The Roundup

Romance on the Road: 10 Unexpected Places to Leave a Love Lock

by Katherine Fung
The love-heavy bridge in Cologne. Photo by J M Fisher / Unsplash.

All right, lovers, listen up. Grab a lock, a marker, and a spot on the fence. You're ready to take part in the adorably cheesy tradition of leaving a lock in memory of love. We compiled a list of ten happy places around the world where lovers go to do it.

Talk to a smitten couple heading to Paris, and their itinerary might include a stop at Pont des Arts to hang a metal lock on the bridge as a sign of their everlasting love. Thousands of people have already done so, so many that earlier this year the fence collapsed under the weight of all those love locks. (Ah, Paris. The way you suffer for amour.) The city of lights and love isn't the only place where incurable romantics hang their signs. The tradition has spread all over the world, to the most unexpected places.


Cologne's Hohenzollernbrücke Bridge is covered in two tons of colorful locks. There are so many that the company that operates the bridge threatened to remove them, but public opposition to the idea prevailed in the end.


Consider Mount Huashan, one of China's five sacred mountains, a metaphor. Climbing up the steep mountain isn't easy, but the chain fences along the trails are completely festooned with golden locks and red ribbons nonetheless.


Love locks are everywhere on the roof terrace of the North Seoul Tower at Seoul's Mount Namsam, the highest point in the city. Thousands of couples have come here to hang their locks and take in sweeping panoramas of the city below. There's even a "Postbox of Love" to collect the keys so that they don't get thrown away.


La Fuente de los Candados, or the Fountain of Love Locks, is located on one of Montevideo's busiest streets. The plaque on the fountain reads, "The legend of this young fountain tells us that if a lock with the initials of two people in love is placed in it, they will return together to the fountain and their love will be forever locked."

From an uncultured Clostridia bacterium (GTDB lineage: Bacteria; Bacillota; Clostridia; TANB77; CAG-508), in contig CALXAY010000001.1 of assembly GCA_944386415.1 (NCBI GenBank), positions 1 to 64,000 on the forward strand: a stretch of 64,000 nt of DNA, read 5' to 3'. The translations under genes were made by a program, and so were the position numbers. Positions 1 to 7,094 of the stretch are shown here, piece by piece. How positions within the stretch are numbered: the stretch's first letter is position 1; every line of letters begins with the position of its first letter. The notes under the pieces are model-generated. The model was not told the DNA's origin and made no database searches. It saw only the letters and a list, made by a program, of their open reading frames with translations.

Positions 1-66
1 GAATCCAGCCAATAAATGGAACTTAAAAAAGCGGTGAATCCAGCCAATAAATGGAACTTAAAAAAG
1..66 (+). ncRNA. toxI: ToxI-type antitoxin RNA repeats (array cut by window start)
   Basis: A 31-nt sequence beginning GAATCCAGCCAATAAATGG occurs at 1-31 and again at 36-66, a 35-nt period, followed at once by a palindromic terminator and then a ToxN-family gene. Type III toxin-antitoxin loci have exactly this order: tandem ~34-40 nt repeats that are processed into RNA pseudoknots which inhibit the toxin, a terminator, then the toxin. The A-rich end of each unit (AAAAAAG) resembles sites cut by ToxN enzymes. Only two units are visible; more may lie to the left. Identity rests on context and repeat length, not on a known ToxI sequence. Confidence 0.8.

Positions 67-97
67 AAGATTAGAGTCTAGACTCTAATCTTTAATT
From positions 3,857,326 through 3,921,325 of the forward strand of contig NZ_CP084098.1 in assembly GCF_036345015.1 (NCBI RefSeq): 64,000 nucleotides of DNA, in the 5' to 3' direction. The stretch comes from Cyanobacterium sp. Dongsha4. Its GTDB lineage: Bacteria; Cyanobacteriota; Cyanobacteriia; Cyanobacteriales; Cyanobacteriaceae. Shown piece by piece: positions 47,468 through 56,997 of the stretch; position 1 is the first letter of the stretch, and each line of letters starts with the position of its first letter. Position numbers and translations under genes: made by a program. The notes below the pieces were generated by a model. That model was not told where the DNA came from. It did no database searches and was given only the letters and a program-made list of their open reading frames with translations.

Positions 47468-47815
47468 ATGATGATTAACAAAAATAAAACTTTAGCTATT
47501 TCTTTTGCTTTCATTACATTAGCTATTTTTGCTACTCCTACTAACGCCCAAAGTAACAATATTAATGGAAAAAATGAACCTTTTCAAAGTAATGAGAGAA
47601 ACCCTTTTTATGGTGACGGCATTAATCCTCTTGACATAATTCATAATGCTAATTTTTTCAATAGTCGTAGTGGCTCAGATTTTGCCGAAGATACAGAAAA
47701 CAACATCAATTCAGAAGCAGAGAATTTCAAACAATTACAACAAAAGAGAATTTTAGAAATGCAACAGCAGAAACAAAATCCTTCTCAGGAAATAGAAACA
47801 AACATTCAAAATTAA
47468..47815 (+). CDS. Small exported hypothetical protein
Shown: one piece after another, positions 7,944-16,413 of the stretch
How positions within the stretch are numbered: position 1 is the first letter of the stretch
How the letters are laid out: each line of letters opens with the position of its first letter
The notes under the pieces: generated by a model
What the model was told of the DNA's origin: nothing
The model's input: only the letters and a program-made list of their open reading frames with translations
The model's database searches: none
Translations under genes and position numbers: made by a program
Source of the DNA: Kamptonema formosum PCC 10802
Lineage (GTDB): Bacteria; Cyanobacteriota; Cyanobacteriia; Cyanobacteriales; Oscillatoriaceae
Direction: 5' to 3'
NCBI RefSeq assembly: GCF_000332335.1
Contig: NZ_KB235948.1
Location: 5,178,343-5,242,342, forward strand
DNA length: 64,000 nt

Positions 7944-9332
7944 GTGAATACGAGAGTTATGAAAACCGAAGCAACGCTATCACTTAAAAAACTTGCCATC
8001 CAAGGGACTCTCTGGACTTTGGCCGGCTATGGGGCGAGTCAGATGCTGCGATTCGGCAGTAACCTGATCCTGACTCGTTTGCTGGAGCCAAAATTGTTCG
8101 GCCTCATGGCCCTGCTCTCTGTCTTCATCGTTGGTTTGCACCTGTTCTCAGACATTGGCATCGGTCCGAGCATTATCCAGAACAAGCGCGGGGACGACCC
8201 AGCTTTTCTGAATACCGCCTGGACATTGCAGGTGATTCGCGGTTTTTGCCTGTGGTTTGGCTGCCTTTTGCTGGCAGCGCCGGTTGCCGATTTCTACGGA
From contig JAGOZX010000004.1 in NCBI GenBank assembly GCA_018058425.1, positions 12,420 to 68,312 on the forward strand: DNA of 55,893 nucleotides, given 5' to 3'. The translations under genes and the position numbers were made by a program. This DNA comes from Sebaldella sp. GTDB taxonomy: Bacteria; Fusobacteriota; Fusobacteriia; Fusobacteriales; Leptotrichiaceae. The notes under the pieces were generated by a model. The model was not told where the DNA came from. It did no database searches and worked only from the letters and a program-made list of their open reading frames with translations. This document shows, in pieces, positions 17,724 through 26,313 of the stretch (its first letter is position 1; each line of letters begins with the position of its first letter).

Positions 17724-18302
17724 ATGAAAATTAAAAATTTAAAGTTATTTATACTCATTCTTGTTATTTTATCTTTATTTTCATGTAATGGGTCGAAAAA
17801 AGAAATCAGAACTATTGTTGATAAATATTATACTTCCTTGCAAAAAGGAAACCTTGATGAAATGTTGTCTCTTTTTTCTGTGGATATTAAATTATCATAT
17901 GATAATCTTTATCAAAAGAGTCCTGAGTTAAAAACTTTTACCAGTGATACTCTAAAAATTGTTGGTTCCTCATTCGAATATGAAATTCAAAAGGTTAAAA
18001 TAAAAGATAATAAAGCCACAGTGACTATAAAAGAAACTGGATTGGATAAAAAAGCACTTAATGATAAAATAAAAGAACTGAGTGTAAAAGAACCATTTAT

There's hardly a more fitting place for love locks than the gate outside the balcony where Romeo wooed Juliet in Verona, Italy. The lock-covered gate is curiously framed by walls adorned with gum.


What started as one metal tree built for people to hang their locks became a whole row spanning the Luzhkov Bridge in Moscow.


Locks dangle from the wire mesh covering the cliffs along Via dell'Amore, or Lover's Lane, in Cinque Terre. The path connects the two fishing villages of Riomaggiore and Manarola, and was once a meeting spot for lovers from those two towns.


The phenomenon started showing up on the fence of an empty lot near Shoreditch station in East London a few years ago.


This small pedestrian bridge, tucked away feet from the Charles Bridge in the Malá Strana district of Prague, doesn't even have an official name, but the locks all over its railings have earned it the nickname "Love Lock Bridge."


The tradition of love locks in Europe is said to have started on this fence in Pécs in the 1980s. Once the fence got full, love locks quickly spread to other spots in the city. In an effort to fight the trend, officials eventually resorted to building a new fence for love locks near the original.


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We make every effort to ensure the information in our articles is accurate at the time of publication. But the world moves fast, and even we double-check important details before hitting the road.